January 27th

Probe of Mysterious Protein Involved in Diabetes, Cancer, and Aging

Like a magician employing sleight of hand, the protein mitoNEET -- a mysterious but important player in diabetes, cancer and aging -- draws the eye with a flurry of movement in one location while the subtle, more crucial action takes place somewhere else. Using a combination of laboratory experiments and computer modeling, scientists from Rice University and the University of California, San Diego (UCSD) have deciphered part of mitoNEET's movements to gain a better understanding of how it handles its potentially toxic payload of iron and sulfur. Their research was published online on January 23, 2012 in PNAS. "We scrutinize proteins with an unconventional approach," said Dr. José Onuchic, Rice's Harry C. and Olga K. Wiess Professor of Physics and Astronomy and co-director of the Center for Theoretical Biological Physics. "We use biophysics to probe biology rather than the other way around. Using computational theory, we find structures that are possible -- regardless of whether they've already been observed experimentally -- and we ask ourselves whether these structures might be biologically significant." Study co-leader Dr. Patricia Jennings, professor of chemistry and biochemistry at UCSD, who has collaborated with Dr. Onuchic for 15 years, said they save a great deal of time by using structural biophysics to guide their experiments on a wide variety of targets. For example, Dr. Jennings' laboratory determined less than five years ago that mitoNEET contained a novel folded structure. Since then, her lab has been using insights gained from static and dynamic snapshots of the protein to guide biological and biochemical studies. "I think people forget that proteins are machines with moving parts," said study lead author Elizabeth Baxter, a UCSD graduate student who works under the guidance of both Drs. Onuchic and Jennings.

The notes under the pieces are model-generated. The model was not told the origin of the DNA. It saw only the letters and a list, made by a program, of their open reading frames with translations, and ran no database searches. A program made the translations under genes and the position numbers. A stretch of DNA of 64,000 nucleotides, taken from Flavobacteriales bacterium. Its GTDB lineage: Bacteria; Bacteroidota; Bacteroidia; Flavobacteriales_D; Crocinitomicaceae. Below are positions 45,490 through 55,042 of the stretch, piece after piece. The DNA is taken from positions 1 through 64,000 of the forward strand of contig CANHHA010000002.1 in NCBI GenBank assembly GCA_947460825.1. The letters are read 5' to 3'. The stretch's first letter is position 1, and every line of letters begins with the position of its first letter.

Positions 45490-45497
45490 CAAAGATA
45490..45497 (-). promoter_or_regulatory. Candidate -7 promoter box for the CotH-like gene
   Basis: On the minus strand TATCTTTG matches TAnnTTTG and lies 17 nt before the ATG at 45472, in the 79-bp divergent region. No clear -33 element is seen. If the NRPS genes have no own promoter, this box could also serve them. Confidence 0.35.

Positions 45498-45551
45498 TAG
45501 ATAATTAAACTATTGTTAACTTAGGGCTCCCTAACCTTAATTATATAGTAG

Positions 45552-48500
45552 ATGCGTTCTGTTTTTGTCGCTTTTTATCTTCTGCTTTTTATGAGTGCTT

Discovery May Aid Fight Againt Cholera

A team of biologists at the University of York in the UK has made an important advance in our understanding of the way cholera attacks the body. The discovery could help scientists target treatments for the globally significant intestinal disease which kills more than 100,000 people every year. The disease is caused by the bacterium Vibrio cholerae, which is able to colonize the intestine usually after consumption of contaminated water or food. Once infection is established, the bacterium secretes a toxin that causes watery diarrhea and ultimately death if not treated rapidly. Colonization of the intestine is difficult for incoming bacteria as they have to be highly competitive to gain a foothold among the trillions of other bacteria already present in situ. Scientists at York, led by Dr Gavin Thomas in the University’s Department of Biology, have investigated one of the important routes that V. cholera takes to gain this foothold. To be able to grow in the intestine, the bacterium harvests and then eats a sugar, called sialic acid, that is present on the surface of our gut cells. Collaborators of the York group at the University of Delaware, USA, led by Professor Fidelma Boyd, had shown previously that eating sialic acid was important for the survival of V. cholerae in animal models, but the mechanism by which the bacteria recognize and take up the sialic was unknown. The York research demonstrates that the pathogen uses a particular kind of transporter called a TRAP transporter to recognize sialic acid and take it up into the bacterial cell. The transporter has particular properties that are suited to scavenging the small amount of available sialic acid. The research also provided some important basic information about how TRAP transporters work in general. Dr.

New Vaccine Approach to Cancer Reported